'What can I do for you?' Her voice sounds like honey dripping. For a moment, I contemplate, maybe she can help us for tonight. I shake that thought away. Nobody cares. I've learnt it the hard way through life.
I shuffle on my feet as sweat builds up on my forehead. I stutter as I speak. 'I need three sleeping pills please. The cheapest one you can offer.' I look down as if she can see my intentions in my eyes. She doesn't say anything and for a moment I can feel her reading my thoughts. I look up and see her looking for something from the shelf behind the counter and breathe a sigh of relief.
She places the pills on the counter in a single sealed plastic bag as I take out the coins from my pocket still with sweaty hands. I hand them to her as my hands shake. She slowly takes the coins and I am thankful that she takes them without question. I thank her as I rush out of the pharmacy and it's white light out into the dark streets.
On my way back to the alley, I begin collecting stones the size of my palm and pocket them. I take the long route home and stall at every corner waiting for the night sky to blacken and darken completely. When I have enough stones, I place them in a bag I found on one of the sidewalks as guilt again thickens in my head. Just as I fill the bag, I see Father, the pastor of the church walking towards me. I shuffle awkwardly as he approaches. The weight of his past favours burden my back. I can't ask him again.
'Hello Mr K.' He addresses me, and I avoid his eyes rather looking to the far left near the shops selling fruit and vegetables. Those could have made a meal, I think. 'You seem distracted.' Father says with a chuckle. I stammer when I reply, 'Oh yeah. Just been thinking.' He continues, 'You're a good man Mr K. A good man. Not many like you, who take in kids and look after them.' A knot twists itself in my stomach. I'm not a good man, I think. I am far from that. I want to scream and cry and yell out in frustration. Instead, I thank the the pastor and tell him that I'm in a hurry and walk on. I can feel his eyes on me as I turn the last corner and find myself in our alley.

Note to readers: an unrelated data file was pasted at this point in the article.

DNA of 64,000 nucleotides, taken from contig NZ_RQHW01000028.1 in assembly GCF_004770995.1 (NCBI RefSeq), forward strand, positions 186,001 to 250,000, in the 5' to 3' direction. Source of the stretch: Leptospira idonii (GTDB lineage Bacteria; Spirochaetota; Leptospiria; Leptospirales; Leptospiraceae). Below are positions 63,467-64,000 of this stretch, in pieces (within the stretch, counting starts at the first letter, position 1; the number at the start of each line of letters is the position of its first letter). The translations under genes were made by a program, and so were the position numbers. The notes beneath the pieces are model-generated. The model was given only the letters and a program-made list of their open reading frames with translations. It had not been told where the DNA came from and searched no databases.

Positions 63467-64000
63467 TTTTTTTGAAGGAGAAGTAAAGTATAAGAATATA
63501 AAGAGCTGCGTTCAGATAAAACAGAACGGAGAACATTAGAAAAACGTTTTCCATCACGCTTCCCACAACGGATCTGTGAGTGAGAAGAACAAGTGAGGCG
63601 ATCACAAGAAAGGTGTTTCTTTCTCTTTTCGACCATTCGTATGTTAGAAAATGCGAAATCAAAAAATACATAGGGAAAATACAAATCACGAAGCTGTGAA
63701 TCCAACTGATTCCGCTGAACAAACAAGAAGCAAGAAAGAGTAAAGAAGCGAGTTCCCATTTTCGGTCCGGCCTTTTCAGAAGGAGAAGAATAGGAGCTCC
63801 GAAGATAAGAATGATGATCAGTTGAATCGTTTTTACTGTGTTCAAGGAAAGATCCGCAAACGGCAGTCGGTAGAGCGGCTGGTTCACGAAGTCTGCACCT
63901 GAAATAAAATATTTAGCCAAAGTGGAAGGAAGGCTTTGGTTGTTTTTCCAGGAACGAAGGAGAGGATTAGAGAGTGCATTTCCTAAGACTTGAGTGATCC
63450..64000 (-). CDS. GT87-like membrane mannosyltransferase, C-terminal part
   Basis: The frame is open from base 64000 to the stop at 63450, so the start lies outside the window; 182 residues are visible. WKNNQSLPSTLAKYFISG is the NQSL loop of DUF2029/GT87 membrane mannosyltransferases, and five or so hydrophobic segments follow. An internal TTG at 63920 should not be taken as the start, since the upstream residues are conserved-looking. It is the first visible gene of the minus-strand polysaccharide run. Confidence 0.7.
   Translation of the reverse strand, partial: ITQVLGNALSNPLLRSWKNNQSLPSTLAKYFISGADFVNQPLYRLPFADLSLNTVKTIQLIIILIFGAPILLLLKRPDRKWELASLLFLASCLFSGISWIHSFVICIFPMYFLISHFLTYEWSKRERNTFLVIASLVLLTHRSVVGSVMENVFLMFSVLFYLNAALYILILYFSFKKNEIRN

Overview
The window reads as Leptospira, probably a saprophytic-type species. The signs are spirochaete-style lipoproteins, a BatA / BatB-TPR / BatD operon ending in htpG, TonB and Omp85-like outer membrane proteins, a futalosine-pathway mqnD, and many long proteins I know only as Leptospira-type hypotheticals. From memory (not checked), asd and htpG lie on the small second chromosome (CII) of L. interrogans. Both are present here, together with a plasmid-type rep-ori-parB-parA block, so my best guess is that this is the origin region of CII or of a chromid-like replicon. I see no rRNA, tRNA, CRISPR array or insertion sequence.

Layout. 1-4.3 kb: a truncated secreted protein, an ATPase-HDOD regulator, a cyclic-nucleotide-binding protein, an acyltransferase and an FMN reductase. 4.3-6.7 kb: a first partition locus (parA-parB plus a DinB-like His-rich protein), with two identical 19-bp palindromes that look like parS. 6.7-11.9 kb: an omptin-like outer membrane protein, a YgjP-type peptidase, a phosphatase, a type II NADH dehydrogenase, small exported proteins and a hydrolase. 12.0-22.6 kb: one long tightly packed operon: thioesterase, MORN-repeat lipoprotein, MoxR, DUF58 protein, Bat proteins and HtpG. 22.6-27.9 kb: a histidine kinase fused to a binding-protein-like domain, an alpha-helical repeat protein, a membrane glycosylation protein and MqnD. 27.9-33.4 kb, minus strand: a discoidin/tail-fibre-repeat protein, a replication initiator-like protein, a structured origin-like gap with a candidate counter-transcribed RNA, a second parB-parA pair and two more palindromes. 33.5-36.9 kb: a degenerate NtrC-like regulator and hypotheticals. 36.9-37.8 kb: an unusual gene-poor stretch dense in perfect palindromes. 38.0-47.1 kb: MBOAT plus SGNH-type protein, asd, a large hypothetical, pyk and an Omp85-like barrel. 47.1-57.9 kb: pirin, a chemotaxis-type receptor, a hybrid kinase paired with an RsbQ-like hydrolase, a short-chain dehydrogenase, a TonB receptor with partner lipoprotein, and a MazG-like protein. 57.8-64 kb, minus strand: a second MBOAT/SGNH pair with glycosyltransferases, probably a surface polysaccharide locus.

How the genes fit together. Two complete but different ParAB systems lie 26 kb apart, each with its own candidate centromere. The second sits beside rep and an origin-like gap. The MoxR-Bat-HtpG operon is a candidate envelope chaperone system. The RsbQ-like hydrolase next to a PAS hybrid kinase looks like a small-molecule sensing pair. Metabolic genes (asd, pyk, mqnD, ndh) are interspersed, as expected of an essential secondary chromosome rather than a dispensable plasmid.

Ntombi is the first to see me. Her eyes always on alert. She sits in the corner teaching Thomas how to count. A game they play when I leave. I swallow as the two look at me in anticipation making my heart bleed.
I walk towards them and ask Thomas to fill our pot with water and Ntombi to get some wood for a fire. No other words are exchanges besides the instructions leading to my lies. I try calming my thoughts and steadying my hands. I put the bag of stones down and get busy with the fire. When Thomas returns, he asks 'What's in the bag?' Ntombi looks up too. I smile without showing my teeth, without showing my lies. 'You'll see.' I say.
There is absolutely no light in the alley and we all work in darkness. 'I went looking for the pastor of the church' I begin. 'And guess what he gave me.' Both look at me with no words. 'Potatoes.' I say and I see the spark of hope in their eyes. The pot is brought to the fire and I put the stones into the pot one by one and begin stirring. The children sit down around the fire to combat the breeze of night. Atleast they'll be warm, I tell myself. It's not for nothing completely. I clear my throat again and say, 'And you know what else he gave me?' They look at me again. 'These.' I say taking out the pills from my pocket. 'They are pills to protect us from this sickness going around. The pastor said we should take them as soon as we can.' The lies flow off my tongue so easily and my insides concave. How could I lie to these innocent children.
Ntombi rushes to get a cup filled with water and hands it to me. I take one pill and swallow the water handing the cup back to her along with a pill. She takes a pill and swallows some water then passes the cup to Thomas who I hand a pill to. They don't say anything. Only comply to what I say. I am their leader yet I deceive them.
I continue stirring the stones pretending they are potatoes. Steam floats to the air like the guilt fogging up my brain. 'When will they be done?' Asks Thomas eagerly. 'Just a few more minutes' I say. They both sit in silence in the dark as they watch the pot on the fire cook the potatoes. 'We have to wait.' I say. We have to wait for the pills to make us sleep.
I expected Thomas to go out first, since he is the youngest, but Ntombi yawns and her eyes start closing. I tell her to go lay down while we prepare the meal. She obliges unaware of my lies. Thomas joins her when he too begins yawning. When they both fast asleep I put out the fire and throw the rocks and water out. I join them on our makeshift mattresses. I lay heavily looking up onto the darkness of the night, in between the guilt of today and the formation of tomorrow's lies.
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Excellent story. Love the writing style.
Your story just reminds me how poor kids I occasionally saw in streets were hungry. It is true that kids like Ntombi and Thomas deserved more. It is a intriguing story. Great job!
Lovely sad story